The people who say they don’t ‘care about money’ often tend to care about it the most. Why? Because how else could you explain doing things you don’t like in order to get the money? “I have to pay my bills.” Oh…you mean those bills that cost money? If you’re in this position, you both care about money and don’t have enough of it.

Why not admit you want money, get more of it, and have the flexibility you want in your life? See, when you do what you hate to make money, you’re less honorable than a ‘greedy’ person because you’re selling your soul for pennies on the dollar.

Be honest with yourself.

Where is the root of your issues with money coming from? Maybe you were raised to be “modest.” Maybe you fell prey to the media propaganda — millionaire politicians who tell you millionaires are evil. Money has so many negative associations — guilt, shame, lust, greed, etc.

You won’t make more money until you have a positive attitude toward it. Money is simply a means to an end, that end being your personal sovereignty and overall sanity.

How to Build Your Fuck You Fund

“Spend each day trying to be a little wiser than you were when you woke up. Discharge your duties faithfully and well. Step by step you get ahead, but not necessarily in fast spurts. But you build discipline by preparing for fast spurts… Slug it out one inch at a time, day by day, at the end of the day – if you live long enough – most people get what they deserve.” – Charlie Munger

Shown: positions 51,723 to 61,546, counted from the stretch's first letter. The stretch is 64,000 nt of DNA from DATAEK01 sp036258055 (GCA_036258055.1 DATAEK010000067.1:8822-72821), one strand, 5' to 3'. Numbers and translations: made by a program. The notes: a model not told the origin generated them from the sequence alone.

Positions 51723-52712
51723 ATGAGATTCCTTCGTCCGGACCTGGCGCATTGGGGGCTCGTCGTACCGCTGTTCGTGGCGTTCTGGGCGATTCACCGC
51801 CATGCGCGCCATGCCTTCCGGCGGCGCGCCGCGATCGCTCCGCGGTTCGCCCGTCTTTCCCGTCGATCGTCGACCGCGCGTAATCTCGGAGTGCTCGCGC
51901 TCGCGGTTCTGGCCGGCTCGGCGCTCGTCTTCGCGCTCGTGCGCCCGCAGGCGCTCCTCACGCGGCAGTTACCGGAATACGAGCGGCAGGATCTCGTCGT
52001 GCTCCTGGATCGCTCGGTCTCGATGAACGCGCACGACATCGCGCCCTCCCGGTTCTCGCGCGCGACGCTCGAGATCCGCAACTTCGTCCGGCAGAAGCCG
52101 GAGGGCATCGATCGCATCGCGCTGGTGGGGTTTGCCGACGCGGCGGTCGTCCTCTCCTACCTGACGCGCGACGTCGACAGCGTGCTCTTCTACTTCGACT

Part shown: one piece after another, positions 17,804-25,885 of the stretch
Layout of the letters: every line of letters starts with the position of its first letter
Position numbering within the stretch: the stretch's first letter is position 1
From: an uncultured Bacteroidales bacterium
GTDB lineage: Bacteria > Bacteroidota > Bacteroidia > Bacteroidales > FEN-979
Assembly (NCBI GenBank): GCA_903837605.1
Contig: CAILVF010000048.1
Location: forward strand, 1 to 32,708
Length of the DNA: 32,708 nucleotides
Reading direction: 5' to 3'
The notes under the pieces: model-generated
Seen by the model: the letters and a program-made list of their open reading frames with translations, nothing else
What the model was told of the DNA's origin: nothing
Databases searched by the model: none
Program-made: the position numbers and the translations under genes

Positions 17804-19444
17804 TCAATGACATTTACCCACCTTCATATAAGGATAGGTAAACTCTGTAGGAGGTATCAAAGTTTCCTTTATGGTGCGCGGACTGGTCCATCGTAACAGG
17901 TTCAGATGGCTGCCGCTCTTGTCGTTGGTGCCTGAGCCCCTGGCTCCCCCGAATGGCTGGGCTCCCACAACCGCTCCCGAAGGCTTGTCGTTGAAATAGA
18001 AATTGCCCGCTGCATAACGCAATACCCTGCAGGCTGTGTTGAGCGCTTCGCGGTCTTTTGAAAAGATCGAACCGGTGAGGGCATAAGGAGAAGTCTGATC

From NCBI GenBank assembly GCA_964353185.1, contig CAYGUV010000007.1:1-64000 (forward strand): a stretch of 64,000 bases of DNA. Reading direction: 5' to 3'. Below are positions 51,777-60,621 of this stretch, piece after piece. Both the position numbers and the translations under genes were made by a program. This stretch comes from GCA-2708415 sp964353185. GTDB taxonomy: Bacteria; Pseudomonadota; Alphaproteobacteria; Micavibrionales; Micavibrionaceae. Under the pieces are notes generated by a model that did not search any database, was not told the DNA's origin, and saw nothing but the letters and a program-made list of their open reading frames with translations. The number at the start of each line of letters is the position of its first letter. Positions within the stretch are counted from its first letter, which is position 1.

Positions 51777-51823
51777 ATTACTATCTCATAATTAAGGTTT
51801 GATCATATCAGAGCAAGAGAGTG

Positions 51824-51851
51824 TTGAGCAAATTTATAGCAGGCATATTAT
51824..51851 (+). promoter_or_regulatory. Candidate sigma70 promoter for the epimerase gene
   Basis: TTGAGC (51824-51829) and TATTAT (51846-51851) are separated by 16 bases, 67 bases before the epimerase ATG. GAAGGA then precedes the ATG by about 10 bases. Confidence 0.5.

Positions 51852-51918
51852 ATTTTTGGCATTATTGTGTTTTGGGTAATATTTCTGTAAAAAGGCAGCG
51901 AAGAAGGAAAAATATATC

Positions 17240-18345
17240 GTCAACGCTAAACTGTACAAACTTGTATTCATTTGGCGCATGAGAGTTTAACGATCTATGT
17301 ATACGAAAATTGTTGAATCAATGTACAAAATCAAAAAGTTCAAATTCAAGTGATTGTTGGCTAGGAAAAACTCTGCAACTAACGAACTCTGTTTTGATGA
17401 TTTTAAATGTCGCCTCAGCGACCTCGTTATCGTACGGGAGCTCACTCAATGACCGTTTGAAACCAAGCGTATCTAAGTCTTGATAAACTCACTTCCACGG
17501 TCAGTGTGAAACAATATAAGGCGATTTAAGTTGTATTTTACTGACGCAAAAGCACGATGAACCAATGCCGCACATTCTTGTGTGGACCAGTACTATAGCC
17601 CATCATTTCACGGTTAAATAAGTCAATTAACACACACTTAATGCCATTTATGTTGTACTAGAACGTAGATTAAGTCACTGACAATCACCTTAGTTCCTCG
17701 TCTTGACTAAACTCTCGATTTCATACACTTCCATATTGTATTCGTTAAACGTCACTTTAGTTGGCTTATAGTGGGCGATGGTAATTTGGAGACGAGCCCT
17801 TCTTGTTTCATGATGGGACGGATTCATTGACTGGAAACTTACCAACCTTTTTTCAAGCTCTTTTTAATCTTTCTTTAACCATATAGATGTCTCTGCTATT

Let’s obliterate his false dichotomy nonsense binary thinking right now.

You don’t have to risk your livelihood, abandon your family, and exhaust yourself to build a profitable side hustle and turn it into a vehicle to create wealth.

This is a lie you’ve been told and a lie you tell yourself. I worked on my writing for five years, on the side, for an hour or two a day, without ever having to take financial risks that put me at risk of going bust.

If you’re looking for timelines, some helpful guidelines are:

  • The 90-day sprint – Find something you’re good at that also has the potential to be a profitable skill (I have a guide below that shows you how to find this skill) and relentlessly work on this skill for 90 days. You can take breaks on weekends, but this should be a 5 day per week strategy. Minimum.
  • 18-month measurements with quarterly intervals – I learned this goal setting technique from Peter Drucker. This timeline gives you enough room to aim for long-term objectives but isn’t too long either, which can lead to faulty projections.
  • The five-year rule – Many smart people say it takes about five years to build a profitable business, reinvent yourself, and reach the kind of goals that blow your mind. It took me roughly five years to reach this point in my life. It doesn’t have to take five years, but long-term goals take time, period.

I’ve used these timelines in many blog posts now. I love the framework and I’m going to burn it into people’s minds until they get started.

So start. You can’t think your way into a profitable side hustle.

I get emails all the time and I’m reluctant to answer them because I know my answer will often push people away from their goal. I could give them a very detailed answer that would help, but the very nature of their questions betray their future selves.

Why? Because if you ask questions before you’ve taken any action on your own, you’re not serious about your own success.